To the Editor.—
I concur with Dr Faden1 that a mechanism that claims to protect patients' rights, but does so by fortuitously also saving money, not for the patient mind you, but for the said "protector," is gravely suspect as to its true motivation.While in principle it makes sense simply to deny payment for an unwanted service, I can only shudder when I envision the results of a consistent application of Mr Kapp's2 proposal. Can you imagine the insane and unconscionable delays and confusion in an emergency department in which the physician, the staff, and the clerical personnel are concerned, foremost, with obtaining legally foolproof documentation (that is, not just legally valid, but that provides legally provable evidence of the patient's consent) rather than with providing what is clinically the best intervention?It is illogical that Mr Kapp is unwilling to suspect that clinicians may fake such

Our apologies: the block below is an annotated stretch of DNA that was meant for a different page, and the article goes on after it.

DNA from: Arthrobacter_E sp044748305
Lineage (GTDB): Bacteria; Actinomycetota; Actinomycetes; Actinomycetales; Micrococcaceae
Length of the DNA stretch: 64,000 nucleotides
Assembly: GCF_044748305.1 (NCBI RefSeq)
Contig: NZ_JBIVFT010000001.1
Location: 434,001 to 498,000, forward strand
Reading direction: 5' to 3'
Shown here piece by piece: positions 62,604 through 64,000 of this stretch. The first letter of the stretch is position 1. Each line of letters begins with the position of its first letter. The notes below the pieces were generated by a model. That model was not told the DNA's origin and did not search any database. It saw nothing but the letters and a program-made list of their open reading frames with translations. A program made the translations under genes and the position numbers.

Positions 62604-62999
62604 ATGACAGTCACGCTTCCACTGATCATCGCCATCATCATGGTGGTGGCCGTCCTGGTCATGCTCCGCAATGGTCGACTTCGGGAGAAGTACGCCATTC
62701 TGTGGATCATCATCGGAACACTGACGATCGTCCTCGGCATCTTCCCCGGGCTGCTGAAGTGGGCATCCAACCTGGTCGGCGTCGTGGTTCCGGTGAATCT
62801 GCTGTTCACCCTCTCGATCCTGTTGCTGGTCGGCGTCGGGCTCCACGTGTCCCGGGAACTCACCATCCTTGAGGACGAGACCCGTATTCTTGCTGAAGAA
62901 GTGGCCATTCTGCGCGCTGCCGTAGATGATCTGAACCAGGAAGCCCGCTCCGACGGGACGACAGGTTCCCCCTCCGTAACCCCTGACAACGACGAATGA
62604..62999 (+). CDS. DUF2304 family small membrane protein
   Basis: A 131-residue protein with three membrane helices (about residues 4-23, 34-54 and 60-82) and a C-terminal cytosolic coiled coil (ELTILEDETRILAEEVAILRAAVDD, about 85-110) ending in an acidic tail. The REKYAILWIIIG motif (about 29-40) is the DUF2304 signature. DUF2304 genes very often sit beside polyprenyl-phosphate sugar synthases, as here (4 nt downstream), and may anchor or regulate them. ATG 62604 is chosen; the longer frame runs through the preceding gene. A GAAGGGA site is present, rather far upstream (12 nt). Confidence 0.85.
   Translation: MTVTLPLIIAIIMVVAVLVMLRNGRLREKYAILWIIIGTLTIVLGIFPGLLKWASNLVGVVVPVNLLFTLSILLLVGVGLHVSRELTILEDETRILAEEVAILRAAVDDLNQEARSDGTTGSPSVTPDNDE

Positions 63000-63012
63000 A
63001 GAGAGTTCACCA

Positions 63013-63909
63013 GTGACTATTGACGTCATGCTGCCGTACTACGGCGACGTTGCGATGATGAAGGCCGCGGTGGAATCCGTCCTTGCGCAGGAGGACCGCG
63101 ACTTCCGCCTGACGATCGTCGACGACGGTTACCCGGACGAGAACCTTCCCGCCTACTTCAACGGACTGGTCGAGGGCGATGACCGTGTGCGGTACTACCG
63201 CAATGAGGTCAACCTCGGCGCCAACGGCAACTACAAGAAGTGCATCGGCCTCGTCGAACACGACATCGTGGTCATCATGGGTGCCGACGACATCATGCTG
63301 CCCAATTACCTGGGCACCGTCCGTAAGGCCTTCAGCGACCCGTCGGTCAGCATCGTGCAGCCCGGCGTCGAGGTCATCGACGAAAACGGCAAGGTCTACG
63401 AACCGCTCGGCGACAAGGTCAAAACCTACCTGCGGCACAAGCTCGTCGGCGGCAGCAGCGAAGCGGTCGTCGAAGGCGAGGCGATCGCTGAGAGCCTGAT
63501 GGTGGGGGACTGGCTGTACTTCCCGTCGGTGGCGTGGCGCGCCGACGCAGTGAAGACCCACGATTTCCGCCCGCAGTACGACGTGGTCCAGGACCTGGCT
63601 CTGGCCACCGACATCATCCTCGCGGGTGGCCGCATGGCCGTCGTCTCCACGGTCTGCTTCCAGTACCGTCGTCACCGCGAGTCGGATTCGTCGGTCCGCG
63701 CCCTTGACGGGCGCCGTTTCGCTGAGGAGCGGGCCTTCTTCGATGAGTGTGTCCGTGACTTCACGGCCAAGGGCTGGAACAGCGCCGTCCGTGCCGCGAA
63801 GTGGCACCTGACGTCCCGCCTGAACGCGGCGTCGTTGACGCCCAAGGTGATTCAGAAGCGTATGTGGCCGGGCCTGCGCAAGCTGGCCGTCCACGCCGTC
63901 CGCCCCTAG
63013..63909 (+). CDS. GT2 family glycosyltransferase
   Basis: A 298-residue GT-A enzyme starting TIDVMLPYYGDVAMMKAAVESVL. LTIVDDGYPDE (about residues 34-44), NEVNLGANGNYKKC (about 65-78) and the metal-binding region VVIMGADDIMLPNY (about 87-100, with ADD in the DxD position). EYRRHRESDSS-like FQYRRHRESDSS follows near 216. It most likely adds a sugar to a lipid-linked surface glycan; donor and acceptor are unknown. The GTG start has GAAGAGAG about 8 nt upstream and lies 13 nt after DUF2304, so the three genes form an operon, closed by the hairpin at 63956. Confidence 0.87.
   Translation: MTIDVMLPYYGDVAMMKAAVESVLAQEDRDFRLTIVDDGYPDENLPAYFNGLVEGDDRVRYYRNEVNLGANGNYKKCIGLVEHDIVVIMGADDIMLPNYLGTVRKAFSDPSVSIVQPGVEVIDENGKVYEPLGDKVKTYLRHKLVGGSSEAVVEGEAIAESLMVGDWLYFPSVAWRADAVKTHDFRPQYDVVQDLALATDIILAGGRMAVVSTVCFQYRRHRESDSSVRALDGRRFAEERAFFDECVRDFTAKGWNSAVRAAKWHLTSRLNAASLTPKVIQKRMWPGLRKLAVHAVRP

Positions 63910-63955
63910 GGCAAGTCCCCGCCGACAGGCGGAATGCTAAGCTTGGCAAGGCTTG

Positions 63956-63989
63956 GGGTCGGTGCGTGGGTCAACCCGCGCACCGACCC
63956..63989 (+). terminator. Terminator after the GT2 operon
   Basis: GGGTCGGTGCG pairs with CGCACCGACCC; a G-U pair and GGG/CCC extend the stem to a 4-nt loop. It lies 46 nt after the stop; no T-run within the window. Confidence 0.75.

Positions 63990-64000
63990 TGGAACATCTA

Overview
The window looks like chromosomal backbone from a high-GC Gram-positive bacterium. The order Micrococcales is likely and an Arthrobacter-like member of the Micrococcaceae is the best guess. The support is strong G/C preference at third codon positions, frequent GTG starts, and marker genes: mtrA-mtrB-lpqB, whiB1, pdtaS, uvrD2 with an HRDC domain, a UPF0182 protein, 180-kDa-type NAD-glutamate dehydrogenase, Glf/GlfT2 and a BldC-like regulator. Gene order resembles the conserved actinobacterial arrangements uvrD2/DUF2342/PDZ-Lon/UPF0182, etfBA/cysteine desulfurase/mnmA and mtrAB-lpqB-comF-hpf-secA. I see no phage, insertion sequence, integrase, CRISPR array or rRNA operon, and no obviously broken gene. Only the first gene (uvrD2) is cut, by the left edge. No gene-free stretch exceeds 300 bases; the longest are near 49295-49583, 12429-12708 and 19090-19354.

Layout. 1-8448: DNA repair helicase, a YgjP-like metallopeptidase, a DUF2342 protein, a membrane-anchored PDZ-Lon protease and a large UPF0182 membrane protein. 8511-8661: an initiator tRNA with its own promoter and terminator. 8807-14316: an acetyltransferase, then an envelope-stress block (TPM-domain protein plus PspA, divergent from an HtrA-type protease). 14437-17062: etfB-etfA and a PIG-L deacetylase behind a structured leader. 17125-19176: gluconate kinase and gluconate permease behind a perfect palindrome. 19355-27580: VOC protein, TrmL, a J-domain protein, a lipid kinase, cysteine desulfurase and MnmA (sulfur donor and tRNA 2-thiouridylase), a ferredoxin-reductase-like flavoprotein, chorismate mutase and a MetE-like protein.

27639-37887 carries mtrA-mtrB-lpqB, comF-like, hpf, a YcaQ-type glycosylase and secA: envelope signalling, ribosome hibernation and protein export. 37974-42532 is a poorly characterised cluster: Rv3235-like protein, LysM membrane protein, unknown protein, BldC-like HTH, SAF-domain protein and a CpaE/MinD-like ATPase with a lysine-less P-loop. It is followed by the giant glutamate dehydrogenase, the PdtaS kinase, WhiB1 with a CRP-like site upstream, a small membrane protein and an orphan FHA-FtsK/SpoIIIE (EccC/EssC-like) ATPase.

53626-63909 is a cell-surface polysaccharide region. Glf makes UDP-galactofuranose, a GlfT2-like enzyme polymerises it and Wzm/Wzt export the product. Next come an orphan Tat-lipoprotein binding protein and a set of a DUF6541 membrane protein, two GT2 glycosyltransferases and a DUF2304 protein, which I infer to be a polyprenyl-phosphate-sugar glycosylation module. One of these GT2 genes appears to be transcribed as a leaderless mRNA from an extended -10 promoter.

Kal EF. Linking Payment for Care to Informed Consent. JAMA. 1989;262(15):2091. doi:10.1001/jama.1989.03430150051016
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